When the first shelter-in-place orders were imposed, most nonprofit organizations paused to rethink their fundraising efforts. Galas moved to the virtual world. In-person meetings with major donors became video calls. Appeals were rewritten to reference how agencies were responding to serve clients impacted by the crisis. As weeks and months passed, development departments had to adapt their fundraising strategies to the “new normal.”
But what is that new normal and exactly how are our colleagues adapting? We wanted to find out, so we conducted an informal survey of senior-level development professionals, the majority of whom work at San Francisco Bay Area nonprofits. We crafted five key questions to shed light on how our peers are navigating these unpredictable times. Along with our own experiences, this article presents the commonly held, and occasionally rare, insights, questions, and lessons learned.
Question 1. What has been the biggest surprise or lesson you have learned during this crisis?
The number one response was the explosion of generosity, both solicited and unsolicited, from donors. This outpouring of support will result in several of the representative organizations having record-breaking fundraising years. A stunning example comes from the San Francisco/Marin Food Bank which, early in the crisis, raised more than $10M in less than two months.
Perhaps Quincy Dare, Development Assistant of the Women’s Building, summarized this outpouring best in saying, “Despite people facing hard and stressful times, they are still showing great generosity and solidarity with their community. It’s heartening to see that even in difficult times, people still want to help.”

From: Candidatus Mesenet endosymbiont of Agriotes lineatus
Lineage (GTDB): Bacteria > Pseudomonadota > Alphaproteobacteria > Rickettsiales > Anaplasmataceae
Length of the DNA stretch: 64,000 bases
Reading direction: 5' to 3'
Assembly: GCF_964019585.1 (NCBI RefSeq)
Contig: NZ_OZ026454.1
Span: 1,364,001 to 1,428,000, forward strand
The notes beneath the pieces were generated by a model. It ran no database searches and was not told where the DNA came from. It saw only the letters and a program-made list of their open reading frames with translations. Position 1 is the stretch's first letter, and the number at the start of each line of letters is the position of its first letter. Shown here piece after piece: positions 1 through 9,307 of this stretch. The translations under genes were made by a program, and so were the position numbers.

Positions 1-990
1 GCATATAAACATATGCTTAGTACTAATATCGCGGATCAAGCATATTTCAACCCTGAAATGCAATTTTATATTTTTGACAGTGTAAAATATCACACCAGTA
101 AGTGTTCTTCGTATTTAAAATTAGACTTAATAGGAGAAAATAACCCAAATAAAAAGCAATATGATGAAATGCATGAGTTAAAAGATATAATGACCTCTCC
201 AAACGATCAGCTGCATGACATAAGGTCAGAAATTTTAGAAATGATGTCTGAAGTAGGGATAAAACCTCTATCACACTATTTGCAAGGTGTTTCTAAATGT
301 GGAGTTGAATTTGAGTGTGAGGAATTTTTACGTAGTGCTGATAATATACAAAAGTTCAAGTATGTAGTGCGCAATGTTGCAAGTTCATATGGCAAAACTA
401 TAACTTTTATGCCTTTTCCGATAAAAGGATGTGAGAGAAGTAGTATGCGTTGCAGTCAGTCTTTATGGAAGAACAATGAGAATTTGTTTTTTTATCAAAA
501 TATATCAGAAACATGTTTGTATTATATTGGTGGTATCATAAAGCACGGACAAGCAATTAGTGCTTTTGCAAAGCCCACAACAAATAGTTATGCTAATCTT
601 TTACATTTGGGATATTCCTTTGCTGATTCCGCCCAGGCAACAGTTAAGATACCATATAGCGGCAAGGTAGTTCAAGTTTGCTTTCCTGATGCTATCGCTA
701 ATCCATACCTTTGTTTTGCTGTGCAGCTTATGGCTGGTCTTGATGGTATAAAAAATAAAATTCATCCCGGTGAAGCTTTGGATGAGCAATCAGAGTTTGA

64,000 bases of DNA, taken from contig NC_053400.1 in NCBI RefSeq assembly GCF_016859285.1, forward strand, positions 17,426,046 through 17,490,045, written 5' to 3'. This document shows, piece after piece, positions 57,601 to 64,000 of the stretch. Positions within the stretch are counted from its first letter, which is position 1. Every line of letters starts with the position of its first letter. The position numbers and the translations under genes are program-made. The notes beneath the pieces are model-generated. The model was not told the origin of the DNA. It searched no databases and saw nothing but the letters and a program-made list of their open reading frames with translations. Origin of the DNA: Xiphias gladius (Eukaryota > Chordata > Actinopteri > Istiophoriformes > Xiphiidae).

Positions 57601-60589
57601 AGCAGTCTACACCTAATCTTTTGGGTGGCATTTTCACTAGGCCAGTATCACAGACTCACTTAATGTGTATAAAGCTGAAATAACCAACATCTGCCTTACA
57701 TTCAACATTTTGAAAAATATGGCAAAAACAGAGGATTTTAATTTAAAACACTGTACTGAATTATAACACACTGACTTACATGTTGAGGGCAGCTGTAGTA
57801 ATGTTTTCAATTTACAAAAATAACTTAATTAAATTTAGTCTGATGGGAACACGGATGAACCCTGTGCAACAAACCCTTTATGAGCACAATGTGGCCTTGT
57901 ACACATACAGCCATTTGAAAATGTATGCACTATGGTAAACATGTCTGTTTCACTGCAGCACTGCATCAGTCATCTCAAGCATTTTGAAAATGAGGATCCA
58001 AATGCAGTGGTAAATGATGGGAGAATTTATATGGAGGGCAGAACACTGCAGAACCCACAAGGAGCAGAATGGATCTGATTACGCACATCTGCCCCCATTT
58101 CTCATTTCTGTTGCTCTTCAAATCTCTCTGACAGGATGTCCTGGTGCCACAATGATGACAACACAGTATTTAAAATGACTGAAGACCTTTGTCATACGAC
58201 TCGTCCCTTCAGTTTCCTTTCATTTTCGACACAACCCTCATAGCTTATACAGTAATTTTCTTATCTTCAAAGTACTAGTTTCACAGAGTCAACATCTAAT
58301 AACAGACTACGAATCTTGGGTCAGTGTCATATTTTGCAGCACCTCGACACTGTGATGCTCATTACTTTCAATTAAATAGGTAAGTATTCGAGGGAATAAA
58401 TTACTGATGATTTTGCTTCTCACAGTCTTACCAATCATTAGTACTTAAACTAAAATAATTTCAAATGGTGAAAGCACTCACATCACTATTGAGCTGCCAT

Unfortunately, the fundraising success at her organization and others stands in stark contrast to the experiences of too many nonprofits struggling yet to survive.
How staff has adapted to the continuing coronavirus crisis was the second most-cited response. Respondents frequently commented on the resiliency, agility, and creativity of both their colleagues and the entire agency. “I’m heartened by how adept so many people in the organization as a whole, and the development team in particular, have been in pivoting swiftly and successfully to adopt new methods of doing work and optimizing the best technology,” said Katherine Bella, Chief Strategy Officer at Positive Resource Center.
Charlie Meade, Chief Development Officer, Shanti Project, commented that each of us responds differently in a crisis. The biggest lesson he has learned, he says, is to “meet people, donors and coworkers included, where they are at.” He’s observed that some coworkers made the transition to working from home “without a hiccup” while others have found it “very unsettling and disruptive.”
Not surprisingly, a supportive work environment can make a difference, as recognized by Katrin Ciaffa, Regional Director at 10,000 Degrees, Sonoma County. “Leadership is essential,” she says, “in helping teams stay connected, modeling both hope and vulnerability, acknowledging what we’re all going through, and allowing flexibility, not just in schedules but in what we offer our staff.”
Ciaffa goes on to note that her organization provides staff with work breaks, like virtual yoga classes facilitated by a staff member, and encourages informal coffee breaks among colleagues via video conferencing.
Question 2. What do you anticipate needing most in the coming weeks/months (besides donations)?
This question elicited a common response from several of our survey participants. Development professionals view this health crisis as an opportunity for boards and staff to grow in their understanding of and commitment to fundraising.